He made hym redy full rad, ron to the toun,
Esely to Ecuba etlit he anon,




And all his charge, to pat chefe, choisly he said.

9236 The worthy, to þat wegh, pat was of wit noble,
Depe of discrecioun, in dole pof sho were,

Sho herknet hym full hyndly, & with hert gode,
And onswaret hym esely, euyn on this wise :-


9240 "ffrend, pou shall fairly fare to pi lord,

And say hym vpon sewertie thy-seluyn with

In þat at menys to me, with my might hole
I shall filsyn þis forward, in faith, þat I can;
9244 But, I will say the, my son, or pou sew ferre,

I most wete all the wille of my wale kyng,
And my sonnes, for sothe, or I say more,
Yf þai graunt will pis grace, with a goode wille.




Book XXII.

ffull onsware, in faith I forme pe not here,
But come the thrid day, full proly, withoutyn Three days hence

he shall have

my answer.'

prepe more,

Sew to my selfe, & I the say wille

Vne faithly before, as hit fare shall."

When the messanger hade melit with pe myld


Than he lut to pe lady, & his leue toke,
Meuit to his maistur, & the mater told.
ben comford he caght in his cole hert,


9268 That so highly me hyndret, & my hate seruet !
All the leght has he lost fro my leue ene,
Thurgh slaght of my son, þat my sore ekys!
ffor whose dethe, vppon dayes, all the derfe


9256 Thus hengit in hope, & his hele mendit:
More redy to rest, ricchet his chere.

This honerable Ecuba, eft, when hir liked,
Preset vnto Priam, and Paris hir son;

9260 Caght hom in counsell, & hir cause told,—
All the maner of the message from þe main kyng.
When Priam persayuit the proffer of þe greke,
Long he stode in a stody, or he stir wold,

9264 Doun hengond his hed, herkonyng the qwene:
Mony thoghtes full pro prang hym within!
Thus onswart pat honerable euyn to his wif:-
"A! how hard were my hert, to hold hymn as "It is a hard thing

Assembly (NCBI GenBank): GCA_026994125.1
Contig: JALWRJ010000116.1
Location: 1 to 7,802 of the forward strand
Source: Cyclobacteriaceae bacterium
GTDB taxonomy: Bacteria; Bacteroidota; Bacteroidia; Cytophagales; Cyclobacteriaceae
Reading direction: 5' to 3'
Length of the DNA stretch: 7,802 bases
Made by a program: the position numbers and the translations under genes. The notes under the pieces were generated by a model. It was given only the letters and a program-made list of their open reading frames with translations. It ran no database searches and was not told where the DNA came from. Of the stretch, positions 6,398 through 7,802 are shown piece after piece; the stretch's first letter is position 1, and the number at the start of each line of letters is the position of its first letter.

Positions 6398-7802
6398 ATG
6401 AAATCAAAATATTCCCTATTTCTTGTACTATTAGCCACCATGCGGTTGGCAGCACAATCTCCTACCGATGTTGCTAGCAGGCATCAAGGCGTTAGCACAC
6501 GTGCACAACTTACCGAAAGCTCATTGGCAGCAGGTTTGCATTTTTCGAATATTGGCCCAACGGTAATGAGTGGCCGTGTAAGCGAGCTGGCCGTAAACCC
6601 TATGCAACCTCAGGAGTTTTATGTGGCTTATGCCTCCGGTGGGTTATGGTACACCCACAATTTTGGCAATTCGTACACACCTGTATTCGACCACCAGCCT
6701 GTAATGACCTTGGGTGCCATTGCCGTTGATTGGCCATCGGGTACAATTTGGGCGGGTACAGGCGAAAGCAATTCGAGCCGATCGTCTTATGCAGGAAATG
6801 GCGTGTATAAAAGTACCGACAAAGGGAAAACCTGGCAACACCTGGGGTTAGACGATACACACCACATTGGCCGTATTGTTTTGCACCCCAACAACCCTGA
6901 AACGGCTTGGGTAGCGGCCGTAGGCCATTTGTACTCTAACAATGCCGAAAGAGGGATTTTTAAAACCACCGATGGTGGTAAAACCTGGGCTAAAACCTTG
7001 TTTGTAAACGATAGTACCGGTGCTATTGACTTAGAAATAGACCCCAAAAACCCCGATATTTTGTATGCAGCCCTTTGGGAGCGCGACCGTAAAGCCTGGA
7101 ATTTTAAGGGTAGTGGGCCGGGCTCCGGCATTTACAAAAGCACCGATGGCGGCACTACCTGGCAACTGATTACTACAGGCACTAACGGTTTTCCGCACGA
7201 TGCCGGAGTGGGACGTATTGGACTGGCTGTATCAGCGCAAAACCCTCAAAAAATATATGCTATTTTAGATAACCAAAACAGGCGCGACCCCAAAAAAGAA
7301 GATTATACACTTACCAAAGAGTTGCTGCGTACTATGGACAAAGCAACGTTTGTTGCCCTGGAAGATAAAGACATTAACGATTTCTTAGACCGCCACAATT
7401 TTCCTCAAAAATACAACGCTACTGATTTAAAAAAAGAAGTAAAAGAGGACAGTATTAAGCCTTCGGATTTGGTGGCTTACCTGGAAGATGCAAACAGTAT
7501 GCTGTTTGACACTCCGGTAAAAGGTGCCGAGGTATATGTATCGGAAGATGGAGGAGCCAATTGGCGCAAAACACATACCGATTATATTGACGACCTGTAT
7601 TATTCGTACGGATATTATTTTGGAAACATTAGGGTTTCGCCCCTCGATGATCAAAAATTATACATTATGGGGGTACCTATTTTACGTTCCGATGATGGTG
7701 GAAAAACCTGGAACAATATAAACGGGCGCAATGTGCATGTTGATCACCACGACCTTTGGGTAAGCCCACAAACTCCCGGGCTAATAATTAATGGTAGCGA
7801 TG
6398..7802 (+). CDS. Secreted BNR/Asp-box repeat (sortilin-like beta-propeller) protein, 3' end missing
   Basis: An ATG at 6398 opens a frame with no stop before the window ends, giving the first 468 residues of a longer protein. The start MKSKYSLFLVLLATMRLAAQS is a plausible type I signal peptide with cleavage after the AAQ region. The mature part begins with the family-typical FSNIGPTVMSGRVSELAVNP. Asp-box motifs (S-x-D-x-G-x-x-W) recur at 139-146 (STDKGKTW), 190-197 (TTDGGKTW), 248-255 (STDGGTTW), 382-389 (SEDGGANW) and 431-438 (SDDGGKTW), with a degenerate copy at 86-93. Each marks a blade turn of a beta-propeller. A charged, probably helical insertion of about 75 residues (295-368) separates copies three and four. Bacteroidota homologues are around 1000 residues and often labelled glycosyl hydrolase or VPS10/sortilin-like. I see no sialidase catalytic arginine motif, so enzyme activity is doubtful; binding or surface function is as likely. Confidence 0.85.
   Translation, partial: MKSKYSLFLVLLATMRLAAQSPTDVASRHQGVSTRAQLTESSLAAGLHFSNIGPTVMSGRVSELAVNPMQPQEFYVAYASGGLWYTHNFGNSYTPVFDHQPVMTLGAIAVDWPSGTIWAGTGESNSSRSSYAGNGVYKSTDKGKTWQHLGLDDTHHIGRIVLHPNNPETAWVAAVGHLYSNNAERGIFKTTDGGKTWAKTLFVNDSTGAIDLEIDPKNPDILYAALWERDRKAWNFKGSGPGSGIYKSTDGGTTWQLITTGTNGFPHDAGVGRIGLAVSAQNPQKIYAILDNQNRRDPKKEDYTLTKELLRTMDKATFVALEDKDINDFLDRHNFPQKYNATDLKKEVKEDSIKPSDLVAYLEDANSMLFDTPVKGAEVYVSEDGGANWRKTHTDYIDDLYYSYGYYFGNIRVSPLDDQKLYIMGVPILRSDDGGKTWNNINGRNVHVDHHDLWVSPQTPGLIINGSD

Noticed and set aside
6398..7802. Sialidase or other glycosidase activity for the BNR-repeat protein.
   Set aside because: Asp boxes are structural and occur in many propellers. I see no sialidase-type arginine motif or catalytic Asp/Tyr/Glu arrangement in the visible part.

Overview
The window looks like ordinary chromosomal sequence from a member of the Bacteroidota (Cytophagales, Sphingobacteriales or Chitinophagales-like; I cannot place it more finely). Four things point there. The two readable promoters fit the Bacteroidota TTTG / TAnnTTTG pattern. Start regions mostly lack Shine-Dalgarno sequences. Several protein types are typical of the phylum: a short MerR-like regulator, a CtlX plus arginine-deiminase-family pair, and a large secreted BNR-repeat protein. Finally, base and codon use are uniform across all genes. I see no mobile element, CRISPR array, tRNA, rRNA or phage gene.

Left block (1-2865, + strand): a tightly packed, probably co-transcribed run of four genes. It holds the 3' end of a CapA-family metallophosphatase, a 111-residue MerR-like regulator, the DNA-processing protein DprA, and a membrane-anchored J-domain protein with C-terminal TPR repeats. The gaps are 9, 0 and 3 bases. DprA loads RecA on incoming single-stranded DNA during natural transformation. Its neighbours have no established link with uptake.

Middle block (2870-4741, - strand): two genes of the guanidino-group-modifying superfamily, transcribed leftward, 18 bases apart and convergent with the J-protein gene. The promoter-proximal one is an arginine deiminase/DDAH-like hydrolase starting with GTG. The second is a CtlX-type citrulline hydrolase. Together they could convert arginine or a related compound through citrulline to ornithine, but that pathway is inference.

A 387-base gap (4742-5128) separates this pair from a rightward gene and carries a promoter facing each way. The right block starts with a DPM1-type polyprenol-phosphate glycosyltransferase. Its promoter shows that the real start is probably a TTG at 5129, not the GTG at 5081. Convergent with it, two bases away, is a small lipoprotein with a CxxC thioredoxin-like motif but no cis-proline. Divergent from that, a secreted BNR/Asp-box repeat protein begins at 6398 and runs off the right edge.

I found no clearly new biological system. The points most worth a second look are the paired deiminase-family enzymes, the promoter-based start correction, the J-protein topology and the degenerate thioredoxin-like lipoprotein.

to hold him as
my friend, who
has taken away.
the light of
mine eyes.

9272 Hertyn hom full hogely, my harmes to encres. But to fle all the offence, & fortune to come, In sauyng of my selffe & my sons als;

hat I may lyff in my lond in my last dayes, 9276 Out of batell & baret in my bare eld,

(fol. 143 a.)

Hecuba recounts the matter to Priam and Paris.

Priam is sore perplexed: but at length


But to eschew further evils,

I assent to pi sagh, vpon soche wise,
hat he pis forward fulfille, & before do,
And with no gawdes me begile, ne to greue ferre." honestly fuifl

I assent to the
provided that he


Book XXII.

Paris assents on condition that

Helen should not be returned to her sovereign.

On the third day the messenger returns.

(fol. 143 b.)

Hecuba states that Achilles shall have Polyxena when he performs what he has promised.

Achilles rejoices that his suit has

been accepted;

and plans how he may accomplish what he has promised.

9280 The prise wordes of Priam Paris alowet,
And demet to be don, as the duke said,

So pat his wiffe, o nowise,-worshipfull Elan,—
Shuld be sent to hir souerain, ne seche vnto

9284 But leng in þat lond to hir lyues end.
The prid day, full proly, priuond Achilles
Sent his message, full mekely, to be myld qwene.
He past to hir priuely, and the pert fond,
9288 And asket of þat onerable onsware to haue.
Thus said hym pat souerain with a softe

"I haue wetyn the wille of my wale kyng, And of Paris, my pure son, prestly also: 9292 Bothe assenton to pis sound, sothely, to me,

On suche couenaunt to kepe, þat the kyng shall
All po forwardes fulfill, first, of hym-seluyn.
All ys holly in hym, hold yf hym lyst,
9296 ffor to sew hit hym-seluyn, say hyt fro me:
So hit keppit be in cource, carpit no ferre,
Tyll yssu be ordant, after his deuyse."
ben be leue of pe lady, the lede on his way
9300 Past at the port, & the pale entrid:

To his maistur of his mater menit anon,
All the truthe of the tale, tomly to end.
Achilles was choise fayne, cherit hym the bettur,

9304 And now hatnis his hert all in hote loue:

Myche myndit the mater, in the mene tyme,
And to bryng hit aboute besit hym sore.
Hit heuet his hert of his hegh proffer,
9308 pat passit his pouer, to Priam the kyng;


ffor hit longis to a louer soche a light vice,
In the hete of his hert, for his hegh lust,
To proffer soche prise thing, pat passis his

And festyn in forward, þat hym for-thinkes after.